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Moonspell – Hermitage


Last Updated on 09:14 PM by Giorgos Tsekas

Genre: Gothic Metal
Country: Portugal
Label: Napalm Records
Year: 2021

2021 finds Moonspell far away from the stage where they belong, however this doesn’t mean that they wouldn’t find the proper way to introduce the new year with a record that completes the Holy Trinity of their latest endeavors, following a completely different direction from what we’ve known so far.

The Portuguese gang with “Hermitage” lead their way to the path they marked through “Extinct” and “1755”, leaving behind their erotic, gothic atmosphere and the dark folklore, as well as the macabre poetry. Despite the fact that the group is due to reach their 30 year career, they continue to find new aspects in their music during their studio sessions, yet they manage never to be repetitive in their albums. That is, of course, the case in “Hermitage” as well. According to Fernando Ribeiro, they are already living in their latest years as musicians and this is coming out quite obviously due to the entire vibe of the album. Having given a great amount of importance to their choruses their latest years those Portuguese indicate a strong influence on progressive and classic heavy metal during the past decade. This is something that is not easy to come across with in their prime albums, (The Butterfly Effect, Sin/Pecado) It comes with no question that “Night Eternal” is probably their career’s highlight, but in spite of this, the band could not but take a step further every time and never retained this exact archetype. “Hermitage” consists of goth anthems, in a slightly serious and “mature” vibe for their music ID, with some spots being really special and reminding of previous glories. “Entitlement” falls into that very category, as well as the latest single “All or Nothing”. The album closes down with a beautiful, bittersweet tune, leaving us with some kind of sorrowful farewell probably from the band’s perspective (or, this is at least what I think of it each time I hear it).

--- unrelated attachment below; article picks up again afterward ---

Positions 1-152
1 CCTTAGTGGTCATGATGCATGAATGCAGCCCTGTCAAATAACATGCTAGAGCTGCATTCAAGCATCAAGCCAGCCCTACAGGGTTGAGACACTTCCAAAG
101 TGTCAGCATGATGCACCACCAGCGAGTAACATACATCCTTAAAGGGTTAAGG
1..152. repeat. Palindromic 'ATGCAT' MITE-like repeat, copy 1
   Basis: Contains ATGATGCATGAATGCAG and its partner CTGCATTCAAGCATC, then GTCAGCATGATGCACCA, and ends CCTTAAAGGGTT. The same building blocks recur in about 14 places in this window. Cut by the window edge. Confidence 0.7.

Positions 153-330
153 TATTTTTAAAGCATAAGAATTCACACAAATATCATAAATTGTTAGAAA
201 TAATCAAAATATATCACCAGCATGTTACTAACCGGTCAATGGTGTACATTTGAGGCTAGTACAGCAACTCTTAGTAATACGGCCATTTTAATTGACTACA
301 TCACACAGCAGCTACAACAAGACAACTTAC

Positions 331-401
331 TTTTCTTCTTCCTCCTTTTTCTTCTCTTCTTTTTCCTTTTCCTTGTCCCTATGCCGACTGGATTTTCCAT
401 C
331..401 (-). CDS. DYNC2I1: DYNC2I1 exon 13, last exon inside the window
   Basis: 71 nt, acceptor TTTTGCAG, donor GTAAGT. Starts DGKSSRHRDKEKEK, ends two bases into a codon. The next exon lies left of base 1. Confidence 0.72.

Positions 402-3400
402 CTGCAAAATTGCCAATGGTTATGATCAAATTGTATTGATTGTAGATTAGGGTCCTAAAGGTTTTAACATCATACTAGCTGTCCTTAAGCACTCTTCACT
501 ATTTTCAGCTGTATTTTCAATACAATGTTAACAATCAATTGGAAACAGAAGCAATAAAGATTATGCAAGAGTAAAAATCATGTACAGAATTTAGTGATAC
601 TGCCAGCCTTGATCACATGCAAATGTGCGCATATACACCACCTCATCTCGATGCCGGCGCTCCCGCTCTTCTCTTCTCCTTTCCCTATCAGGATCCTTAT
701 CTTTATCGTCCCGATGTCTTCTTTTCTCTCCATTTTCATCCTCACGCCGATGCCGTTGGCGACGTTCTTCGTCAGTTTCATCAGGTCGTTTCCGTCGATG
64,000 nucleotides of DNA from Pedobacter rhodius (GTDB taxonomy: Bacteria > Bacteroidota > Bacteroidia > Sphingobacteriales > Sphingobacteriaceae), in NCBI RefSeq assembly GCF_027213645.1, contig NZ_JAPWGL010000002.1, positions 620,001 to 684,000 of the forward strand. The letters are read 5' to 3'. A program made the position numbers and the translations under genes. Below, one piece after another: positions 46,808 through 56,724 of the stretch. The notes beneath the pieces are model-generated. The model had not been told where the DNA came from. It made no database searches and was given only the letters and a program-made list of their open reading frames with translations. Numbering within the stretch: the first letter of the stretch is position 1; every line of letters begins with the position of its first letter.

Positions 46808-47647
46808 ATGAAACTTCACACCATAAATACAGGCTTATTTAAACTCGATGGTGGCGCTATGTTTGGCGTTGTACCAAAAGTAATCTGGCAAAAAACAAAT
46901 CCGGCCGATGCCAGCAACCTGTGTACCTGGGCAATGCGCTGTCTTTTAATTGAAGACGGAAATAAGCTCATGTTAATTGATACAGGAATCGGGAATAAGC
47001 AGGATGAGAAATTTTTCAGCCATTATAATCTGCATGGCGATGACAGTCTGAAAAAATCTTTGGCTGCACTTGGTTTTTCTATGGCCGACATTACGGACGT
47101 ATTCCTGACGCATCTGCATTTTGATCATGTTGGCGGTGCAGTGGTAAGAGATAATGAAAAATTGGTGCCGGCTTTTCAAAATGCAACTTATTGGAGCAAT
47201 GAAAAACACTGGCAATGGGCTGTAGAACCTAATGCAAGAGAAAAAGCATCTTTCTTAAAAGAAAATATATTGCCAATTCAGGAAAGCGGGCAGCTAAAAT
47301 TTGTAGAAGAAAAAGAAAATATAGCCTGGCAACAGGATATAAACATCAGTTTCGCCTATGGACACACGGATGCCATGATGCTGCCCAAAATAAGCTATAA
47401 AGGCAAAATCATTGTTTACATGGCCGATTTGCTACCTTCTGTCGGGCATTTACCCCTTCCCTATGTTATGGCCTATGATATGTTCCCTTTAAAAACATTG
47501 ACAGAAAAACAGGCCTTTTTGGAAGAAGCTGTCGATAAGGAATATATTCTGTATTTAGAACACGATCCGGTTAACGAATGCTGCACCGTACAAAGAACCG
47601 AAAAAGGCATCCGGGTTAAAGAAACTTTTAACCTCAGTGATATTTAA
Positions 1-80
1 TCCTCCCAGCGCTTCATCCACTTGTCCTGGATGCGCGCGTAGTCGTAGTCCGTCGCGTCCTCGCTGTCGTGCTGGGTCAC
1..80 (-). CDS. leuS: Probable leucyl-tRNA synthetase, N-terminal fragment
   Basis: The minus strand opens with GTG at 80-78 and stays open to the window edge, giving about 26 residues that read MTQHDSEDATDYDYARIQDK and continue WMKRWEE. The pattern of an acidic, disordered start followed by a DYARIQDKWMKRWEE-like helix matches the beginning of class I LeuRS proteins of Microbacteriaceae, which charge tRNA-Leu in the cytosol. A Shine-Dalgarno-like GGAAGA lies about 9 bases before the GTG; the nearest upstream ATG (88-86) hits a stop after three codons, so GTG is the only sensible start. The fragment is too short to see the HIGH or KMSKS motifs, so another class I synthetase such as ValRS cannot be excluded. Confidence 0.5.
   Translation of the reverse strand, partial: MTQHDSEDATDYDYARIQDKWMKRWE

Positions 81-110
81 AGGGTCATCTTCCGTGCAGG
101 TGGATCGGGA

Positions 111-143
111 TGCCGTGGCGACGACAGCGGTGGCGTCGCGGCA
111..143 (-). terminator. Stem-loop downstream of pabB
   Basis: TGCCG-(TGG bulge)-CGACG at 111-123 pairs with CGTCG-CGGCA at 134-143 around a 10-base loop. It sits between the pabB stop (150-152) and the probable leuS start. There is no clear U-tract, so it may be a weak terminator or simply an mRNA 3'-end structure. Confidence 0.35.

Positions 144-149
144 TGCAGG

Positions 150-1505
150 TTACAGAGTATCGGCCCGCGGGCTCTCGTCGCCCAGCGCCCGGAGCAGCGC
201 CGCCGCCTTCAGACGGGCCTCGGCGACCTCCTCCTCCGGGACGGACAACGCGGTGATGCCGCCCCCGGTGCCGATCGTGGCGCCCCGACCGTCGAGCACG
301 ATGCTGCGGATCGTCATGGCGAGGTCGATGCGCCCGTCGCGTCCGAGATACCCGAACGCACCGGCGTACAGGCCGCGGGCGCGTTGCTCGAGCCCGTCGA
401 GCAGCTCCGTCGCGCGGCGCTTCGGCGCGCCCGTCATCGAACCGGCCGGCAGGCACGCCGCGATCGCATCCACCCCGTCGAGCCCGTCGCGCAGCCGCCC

“Hermitage” is another fine addition to the band’s discographic quiver and Moonspell manages to fill the void their absence from the stages, while it also says a lot about their plans for the future.


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